Because even though it’s noon on the thirteenth here, it’s the twelfth…somewhere.
The day started in Takayama, where we had parked ourselves last night after traveling through parts north of Nagoya. I forgot to take a picture of breakfast, so this first picture is of Joanna and Lisa standing in front of our enormous yellow tour bus. This was taken about a minute before we moved off to the side and almost got flattened by a second bus pulling into its spot.
This is the garden at the first place we stopped that morning, the former Takayama city hall. It was a fairly traditional Japanese style building built in the 1600s and used up until 1969 and came complete with gardens, living quarters, and, of course…
Instruments of torture. This is in fact a basket that they used to transport ‘suspects,’ which, according to our tour guide, seemed to indicate ‘criminals who have not yet confessed.’
From there, we checked out the farmer’s market that was going on outside and sampled bits of apple. Amy actually bought one, but it was so huge she had trouble getting her teeth into it.
Afterwards, we headed over to a shopping arcade that offered a lot of local products and food. These kids are doing what I would have been if I were about ten years younger – checking out the water running through all these little canals in front of the houses and shops and down to the water.
Dude cooking up some enormous rice crackers in the same area.
We had lunch at a noodle place and I noticed these red shoes in the pile as we were leaving. They’re One Piece shoes and I would love to know where I could find a pair in my size.
After lunch, we decided to head to a park that the map indicated was close to where we had to meet the bus. Unfortunately, the map neglected to mention the giant hill the park was perched on. We got about halfway up before giving up, though the view was excellent.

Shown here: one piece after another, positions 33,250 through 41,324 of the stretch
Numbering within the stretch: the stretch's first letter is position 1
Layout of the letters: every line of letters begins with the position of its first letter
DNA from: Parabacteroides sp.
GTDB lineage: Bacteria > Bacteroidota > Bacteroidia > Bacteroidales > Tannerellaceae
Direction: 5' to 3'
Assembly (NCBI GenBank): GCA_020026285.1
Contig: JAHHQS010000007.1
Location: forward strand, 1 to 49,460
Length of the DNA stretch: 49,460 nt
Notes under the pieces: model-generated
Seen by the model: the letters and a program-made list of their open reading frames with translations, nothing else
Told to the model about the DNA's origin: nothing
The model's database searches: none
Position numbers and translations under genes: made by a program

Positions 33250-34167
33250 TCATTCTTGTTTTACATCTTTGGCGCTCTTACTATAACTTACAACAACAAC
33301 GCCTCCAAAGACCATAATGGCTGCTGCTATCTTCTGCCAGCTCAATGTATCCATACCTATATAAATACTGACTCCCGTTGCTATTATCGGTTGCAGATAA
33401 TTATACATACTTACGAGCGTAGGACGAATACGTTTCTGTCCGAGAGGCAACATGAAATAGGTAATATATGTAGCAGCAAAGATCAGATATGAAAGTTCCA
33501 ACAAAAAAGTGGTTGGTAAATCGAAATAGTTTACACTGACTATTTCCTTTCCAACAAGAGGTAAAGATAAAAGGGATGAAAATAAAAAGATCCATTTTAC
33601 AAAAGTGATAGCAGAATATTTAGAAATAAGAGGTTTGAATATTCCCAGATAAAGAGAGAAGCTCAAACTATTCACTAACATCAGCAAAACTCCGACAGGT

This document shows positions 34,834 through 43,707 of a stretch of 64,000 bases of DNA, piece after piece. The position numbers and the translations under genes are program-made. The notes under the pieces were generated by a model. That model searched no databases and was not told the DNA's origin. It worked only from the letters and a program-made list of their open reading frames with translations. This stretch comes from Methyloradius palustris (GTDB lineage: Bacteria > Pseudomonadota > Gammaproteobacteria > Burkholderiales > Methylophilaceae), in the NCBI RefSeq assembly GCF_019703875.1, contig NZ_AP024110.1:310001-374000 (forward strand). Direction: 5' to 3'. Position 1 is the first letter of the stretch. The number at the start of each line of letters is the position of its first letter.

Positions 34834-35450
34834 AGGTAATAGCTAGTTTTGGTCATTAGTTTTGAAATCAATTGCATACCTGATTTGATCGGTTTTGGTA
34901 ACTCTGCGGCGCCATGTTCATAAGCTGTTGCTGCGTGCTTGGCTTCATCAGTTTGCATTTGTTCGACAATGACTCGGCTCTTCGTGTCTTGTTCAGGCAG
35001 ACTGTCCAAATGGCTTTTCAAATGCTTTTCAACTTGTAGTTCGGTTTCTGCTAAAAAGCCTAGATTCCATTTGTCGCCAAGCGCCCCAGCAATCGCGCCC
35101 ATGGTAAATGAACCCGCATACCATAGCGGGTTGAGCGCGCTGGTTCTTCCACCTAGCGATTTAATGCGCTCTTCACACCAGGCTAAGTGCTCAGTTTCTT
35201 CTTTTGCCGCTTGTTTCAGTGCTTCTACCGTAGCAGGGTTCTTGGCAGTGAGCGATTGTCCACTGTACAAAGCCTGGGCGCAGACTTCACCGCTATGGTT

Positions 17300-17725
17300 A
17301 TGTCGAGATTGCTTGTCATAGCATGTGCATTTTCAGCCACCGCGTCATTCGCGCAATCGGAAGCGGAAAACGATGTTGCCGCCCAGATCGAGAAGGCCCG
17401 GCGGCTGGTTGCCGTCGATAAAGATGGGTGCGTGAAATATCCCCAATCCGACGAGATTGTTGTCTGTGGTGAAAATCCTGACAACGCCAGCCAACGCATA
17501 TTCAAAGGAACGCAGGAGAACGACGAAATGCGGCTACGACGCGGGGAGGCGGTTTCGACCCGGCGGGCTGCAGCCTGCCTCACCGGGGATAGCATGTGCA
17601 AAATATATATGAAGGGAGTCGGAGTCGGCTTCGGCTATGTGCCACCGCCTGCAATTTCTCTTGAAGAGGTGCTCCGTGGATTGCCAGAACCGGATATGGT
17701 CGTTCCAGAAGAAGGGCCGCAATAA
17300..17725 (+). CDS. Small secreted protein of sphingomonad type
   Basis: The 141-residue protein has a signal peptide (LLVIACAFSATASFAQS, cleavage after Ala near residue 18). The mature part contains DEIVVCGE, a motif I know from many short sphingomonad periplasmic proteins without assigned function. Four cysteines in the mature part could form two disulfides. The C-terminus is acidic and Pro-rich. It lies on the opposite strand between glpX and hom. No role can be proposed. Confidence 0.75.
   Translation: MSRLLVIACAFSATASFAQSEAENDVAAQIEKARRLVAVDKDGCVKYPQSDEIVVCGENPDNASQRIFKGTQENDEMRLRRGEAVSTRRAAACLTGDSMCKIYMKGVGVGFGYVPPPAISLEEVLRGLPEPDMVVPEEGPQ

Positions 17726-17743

That afternoon, we headed out to a craft center that was situated in a little ‘village’ of old houses that had been moved to the area to preserve them. In most of the houses, somone was demonstrating a traditional craft that you could usually try your hand at.
IES had already arranged for us to paint designs onto plates (that will be delivered to us later) so must of us finished up quickly and took off to explore the area.
I decided to see if I could find a convenience store for snacks and started wandering down the hill. In one of those ‘I’ll just go one block further…or maybe around this corner…?’ situations, I found myself a bit lost.
Okay, really lost.
No, just kidding, this is a park commemorating the relationship between the city of Denver and Takayama-shi. I called our tour director and he has the bus pick me up at the bottom of the hill.
That was the end of our tour and we drove home to Nagoya that evening. I took this as we were driving out of Takayama.
Finally, a bonus picture from Saturday, because I totally would have used it if it had been taken on the right day. This is an example of the canals I mentioned earlier and why I would have been out with popsicle sticks and wood glue every weekend if I lived around here as a kid.